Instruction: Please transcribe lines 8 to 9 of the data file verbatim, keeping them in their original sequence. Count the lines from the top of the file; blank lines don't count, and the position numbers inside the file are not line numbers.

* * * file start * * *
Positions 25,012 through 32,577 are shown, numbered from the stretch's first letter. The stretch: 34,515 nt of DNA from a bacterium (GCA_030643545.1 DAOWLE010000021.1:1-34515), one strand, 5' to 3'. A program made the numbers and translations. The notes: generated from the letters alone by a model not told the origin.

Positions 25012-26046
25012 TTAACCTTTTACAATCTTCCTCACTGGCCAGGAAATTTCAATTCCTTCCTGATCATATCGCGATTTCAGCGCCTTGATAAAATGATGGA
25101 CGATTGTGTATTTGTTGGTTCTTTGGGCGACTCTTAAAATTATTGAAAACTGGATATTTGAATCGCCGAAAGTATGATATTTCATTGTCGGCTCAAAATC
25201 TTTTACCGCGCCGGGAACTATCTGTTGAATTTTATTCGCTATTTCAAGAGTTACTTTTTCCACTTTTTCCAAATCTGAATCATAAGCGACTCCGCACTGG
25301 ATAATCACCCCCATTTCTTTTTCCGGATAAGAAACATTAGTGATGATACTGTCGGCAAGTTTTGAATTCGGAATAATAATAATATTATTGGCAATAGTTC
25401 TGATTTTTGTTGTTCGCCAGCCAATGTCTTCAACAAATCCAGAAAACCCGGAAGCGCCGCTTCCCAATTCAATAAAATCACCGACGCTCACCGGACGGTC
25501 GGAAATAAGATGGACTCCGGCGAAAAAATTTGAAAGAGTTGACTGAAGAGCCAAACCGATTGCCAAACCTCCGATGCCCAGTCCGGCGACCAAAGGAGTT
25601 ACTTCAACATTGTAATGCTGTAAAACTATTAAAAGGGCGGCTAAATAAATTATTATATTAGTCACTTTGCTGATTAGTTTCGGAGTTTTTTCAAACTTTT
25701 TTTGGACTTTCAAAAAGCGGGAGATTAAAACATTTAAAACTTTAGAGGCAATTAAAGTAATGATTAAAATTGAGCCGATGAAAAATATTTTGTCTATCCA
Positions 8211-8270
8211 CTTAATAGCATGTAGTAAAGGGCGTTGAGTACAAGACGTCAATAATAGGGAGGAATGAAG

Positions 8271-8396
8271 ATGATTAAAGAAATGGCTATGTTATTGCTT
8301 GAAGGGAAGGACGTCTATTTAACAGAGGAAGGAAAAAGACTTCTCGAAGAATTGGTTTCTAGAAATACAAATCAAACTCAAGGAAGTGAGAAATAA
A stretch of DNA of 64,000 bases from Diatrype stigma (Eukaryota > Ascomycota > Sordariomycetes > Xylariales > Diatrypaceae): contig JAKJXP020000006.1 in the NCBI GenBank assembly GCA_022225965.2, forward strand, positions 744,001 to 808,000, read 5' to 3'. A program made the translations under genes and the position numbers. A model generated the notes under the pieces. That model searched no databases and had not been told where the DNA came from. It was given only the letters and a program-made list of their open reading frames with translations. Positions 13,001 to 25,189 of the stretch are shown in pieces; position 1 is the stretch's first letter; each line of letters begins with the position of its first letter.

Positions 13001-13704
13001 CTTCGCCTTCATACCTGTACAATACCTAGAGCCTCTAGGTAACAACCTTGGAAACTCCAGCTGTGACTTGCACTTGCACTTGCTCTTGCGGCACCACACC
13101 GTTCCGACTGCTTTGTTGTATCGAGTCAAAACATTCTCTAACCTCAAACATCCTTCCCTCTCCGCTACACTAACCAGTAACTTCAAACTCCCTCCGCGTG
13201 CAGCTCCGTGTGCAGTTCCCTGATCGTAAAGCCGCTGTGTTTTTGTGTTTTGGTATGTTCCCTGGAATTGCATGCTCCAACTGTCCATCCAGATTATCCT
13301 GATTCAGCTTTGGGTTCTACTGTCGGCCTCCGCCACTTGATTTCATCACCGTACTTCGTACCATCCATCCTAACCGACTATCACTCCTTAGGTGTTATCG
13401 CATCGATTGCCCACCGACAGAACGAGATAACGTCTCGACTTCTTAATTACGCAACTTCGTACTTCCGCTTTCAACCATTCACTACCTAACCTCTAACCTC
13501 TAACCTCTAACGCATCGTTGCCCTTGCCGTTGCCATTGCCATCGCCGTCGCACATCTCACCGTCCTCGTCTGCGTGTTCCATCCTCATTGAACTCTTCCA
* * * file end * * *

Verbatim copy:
25501 GGAAATAAGATGGACTCCGGCGAAAAAATTTGAAAGAGTTGACTGAAGAGCCAAACCGATTGCCAAACCTCCGATGCCCAGTCCGGCGACCAAAGGAGTT
25601 ACTTCAACATTGTAATGCTGTAAAACTATTAAAAGGGCGGCTAAATAAATTATTATATTAGTCACTTTGCTGATTAGTTTCGGAGTTTTTTCAAACTTTT